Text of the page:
The 5m multiple shuttle test is a measure of anaerobic power and agility. Participants run back-and-forth over distances increasing by 5m each shuttle, 6 times for 30 seconds each time (35 seconds rest). This is different from a similarly named 10 x 5m Shuttle Test. This test was adapted from the Welsh Rugby Union shuttle run test (Pendleton 1997).
purpose: this is a test of anaerobic power and agility.
pre-test: Explain the test procedures to the subject. Perform screening of health risks and obtain informed consent. Prepare forms and record basic information such as age, height, body weight, gender, test conditions. Measure and mark out the test area. Perform an appropriate warm-up. See more details of pre-test procedures.
course layout: marker cones and/or lines are placed every 5 meters along a 25m distance. You may also want to place down smaller markers every 2.5m to increase the accuracy of recording the distance reached during each shuttle.
procedure: This is a maximal test, the subject should be instructed to run as hard as they can in each trial, and avoid pacing. Participants start with a foot at the end line. When instructed by the timer, the subject runs to the first marker (at 5m), turns and returns to the starting line. They then turn and run to the marker at 10m and return. They continue this pattern to the 15m, 20m and 25m marker. At each marker, the hand is used to touch the ground at the level of the marker (in the original test description by Pendleton 1997, the foot only touched each marker). A whistle is blown after 30 seconds, and the total distance during that time (to the nearest 2.5m) is recorded. There is a 35 second recovery period between trials. During the recovery period, the players make their way back to the starting point. After 35 seconds, the participants repeat this 30-s shuttle five more times (total 6 x 30 seconds).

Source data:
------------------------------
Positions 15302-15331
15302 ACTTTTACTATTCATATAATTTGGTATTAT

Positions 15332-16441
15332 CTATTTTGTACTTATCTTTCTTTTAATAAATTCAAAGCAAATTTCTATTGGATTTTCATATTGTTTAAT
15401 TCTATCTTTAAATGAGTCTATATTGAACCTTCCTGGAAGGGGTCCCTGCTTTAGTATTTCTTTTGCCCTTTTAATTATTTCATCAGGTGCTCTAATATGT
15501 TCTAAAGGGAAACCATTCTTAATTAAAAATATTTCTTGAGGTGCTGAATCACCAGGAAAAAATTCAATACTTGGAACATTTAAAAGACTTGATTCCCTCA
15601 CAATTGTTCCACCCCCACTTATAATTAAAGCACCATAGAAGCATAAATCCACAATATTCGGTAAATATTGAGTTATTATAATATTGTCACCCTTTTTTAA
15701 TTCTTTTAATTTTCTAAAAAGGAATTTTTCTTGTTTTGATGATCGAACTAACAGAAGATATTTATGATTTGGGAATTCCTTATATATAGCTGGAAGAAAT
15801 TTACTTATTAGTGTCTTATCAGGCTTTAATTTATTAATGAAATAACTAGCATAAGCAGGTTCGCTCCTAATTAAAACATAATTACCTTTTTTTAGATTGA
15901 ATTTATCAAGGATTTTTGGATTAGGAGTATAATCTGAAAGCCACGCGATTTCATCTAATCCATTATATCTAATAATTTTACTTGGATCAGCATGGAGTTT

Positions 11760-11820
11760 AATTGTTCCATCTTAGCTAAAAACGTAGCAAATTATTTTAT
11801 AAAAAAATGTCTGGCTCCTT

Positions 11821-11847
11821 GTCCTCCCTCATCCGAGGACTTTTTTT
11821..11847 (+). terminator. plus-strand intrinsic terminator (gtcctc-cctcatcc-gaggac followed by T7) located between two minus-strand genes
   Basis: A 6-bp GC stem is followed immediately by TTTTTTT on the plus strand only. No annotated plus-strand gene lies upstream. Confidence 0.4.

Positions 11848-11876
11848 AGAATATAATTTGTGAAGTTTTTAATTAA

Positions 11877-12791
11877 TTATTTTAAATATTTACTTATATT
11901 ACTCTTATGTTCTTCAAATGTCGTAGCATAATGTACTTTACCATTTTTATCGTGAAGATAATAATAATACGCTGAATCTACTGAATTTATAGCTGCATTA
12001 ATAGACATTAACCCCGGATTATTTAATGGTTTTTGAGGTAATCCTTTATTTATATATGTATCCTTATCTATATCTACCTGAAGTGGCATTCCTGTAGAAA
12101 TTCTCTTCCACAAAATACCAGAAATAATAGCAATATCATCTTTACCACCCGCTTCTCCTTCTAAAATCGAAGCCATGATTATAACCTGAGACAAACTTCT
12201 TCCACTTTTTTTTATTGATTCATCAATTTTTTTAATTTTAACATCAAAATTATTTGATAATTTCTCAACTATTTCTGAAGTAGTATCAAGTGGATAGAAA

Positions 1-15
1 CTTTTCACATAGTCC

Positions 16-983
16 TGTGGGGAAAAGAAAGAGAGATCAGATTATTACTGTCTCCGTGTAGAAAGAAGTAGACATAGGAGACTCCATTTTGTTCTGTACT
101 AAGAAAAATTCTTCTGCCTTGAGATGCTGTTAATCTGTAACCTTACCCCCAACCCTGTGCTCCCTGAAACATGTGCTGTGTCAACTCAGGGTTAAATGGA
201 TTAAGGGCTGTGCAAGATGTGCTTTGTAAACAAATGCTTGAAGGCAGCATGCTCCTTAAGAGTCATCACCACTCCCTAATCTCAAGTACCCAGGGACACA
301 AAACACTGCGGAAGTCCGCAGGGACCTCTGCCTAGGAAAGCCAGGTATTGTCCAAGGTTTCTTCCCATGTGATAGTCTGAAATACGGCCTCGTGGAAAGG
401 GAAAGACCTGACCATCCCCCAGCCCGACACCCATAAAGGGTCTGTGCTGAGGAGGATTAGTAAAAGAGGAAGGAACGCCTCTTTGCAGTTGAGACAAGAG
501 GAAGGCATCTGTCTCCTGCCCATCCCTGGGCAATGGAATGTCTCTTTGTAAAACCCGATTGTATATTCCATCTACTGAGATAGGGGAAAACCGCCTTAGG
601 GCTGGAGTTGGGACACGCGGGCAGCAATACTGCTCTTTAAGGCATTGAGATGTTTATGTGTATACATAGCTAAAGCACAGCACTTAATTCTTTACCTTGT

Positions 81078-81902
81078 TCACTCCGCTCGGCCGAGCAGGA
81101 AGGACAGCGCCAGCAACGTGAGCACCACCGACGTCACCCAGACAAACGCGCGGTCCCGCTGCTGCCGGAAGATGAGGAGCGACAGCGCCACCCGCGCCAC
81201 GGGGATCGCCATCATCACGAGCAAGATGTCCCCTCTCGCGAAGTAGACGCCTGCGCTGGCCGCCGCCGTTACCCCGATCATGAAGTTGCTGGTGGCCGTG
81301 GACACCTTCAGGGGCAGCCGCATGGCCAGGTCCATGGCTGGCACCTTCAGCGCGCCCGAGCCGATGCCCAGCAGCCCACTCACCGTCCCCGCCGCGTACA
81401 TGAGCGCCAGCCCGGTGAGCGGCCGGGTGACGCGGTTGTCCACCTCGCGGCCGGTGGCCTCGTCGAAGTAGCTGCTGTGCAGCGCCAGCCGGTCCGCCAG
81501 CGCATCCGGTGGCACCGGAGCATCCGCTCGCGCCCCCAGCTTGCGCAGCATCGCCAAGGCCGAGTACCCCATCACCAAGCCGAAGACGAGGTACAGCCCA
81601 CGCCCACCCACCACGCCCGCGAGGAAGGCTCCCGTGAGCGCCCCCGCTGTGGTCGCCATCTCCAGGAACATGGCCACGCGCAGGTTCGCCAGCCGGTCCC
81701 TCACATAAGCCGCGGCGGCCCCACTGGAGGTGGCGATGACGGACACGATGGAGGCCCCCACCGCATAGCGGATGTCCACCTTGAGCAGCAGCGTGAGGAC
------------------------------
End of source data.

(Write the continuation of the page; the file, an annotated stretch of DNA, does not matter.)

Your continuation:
scoring: Record the total distance covered for each trial, and the total distance overall. A fatigue index can also be calculated, the percent difference between the average two longest sprints and the two shortest sprints.
variations: Some earlier versions of this test required the participants fully cross the line with both feet. There are many other shuttle test variations. Depending on the distance of each shuttle and the number repetitions, different energy systems are being tested. For example, the 10 x 5m Shuttle Test, 20m Shuttle aerobic test, the 10m Agility Shuttle and the 100 yard (10x10) shuttle test.
- Pendleton, M.H.W. (1997). Reliability and validity of the Welsh Rugby Union shuttle run test. Unpublished BSc dissertation, University of Wales.
- Michele K. Boddington, Michael I. Lambert , Alan St Clair Gibson & Timothy D. Noakes (2001) Reliability of a 5-m multiple shuttle test, Journal of Sports Sciences, 19:3, 223-228.
- Boddington MK, Lambert MI, Waldeck MR. (2004) Validity of a 5-meter multiple shuttle run test for assessing fitness of women field hockey players. J Strength Cond Res. 2004;18:97-100.
- Justin Durant, Jason C. Tee, Sebastian K. Prim, Michael I. Lambert. (2006) Physical fitness components associated with performance in a multiple sprint test. Int J Sports Physiol Perform. 2006 Jun;1(2):150-60.
- The 10 x 5m Shuttle Test is a measure of speed and agility, and is part of the Eurofit Testing Battery. Participants run back and forth over 5 meters, for a total of 50m.
- The 60 Yard Shuttle Test. Participants run to 5 yards, 10 yards, 15 yards, there and back, for a total of 60 yards. This is part of the fitness testing battery for the NFL Combine.
- Other shuttle runs: 20 yd agility, 30 ft, 100 yards, 300 yards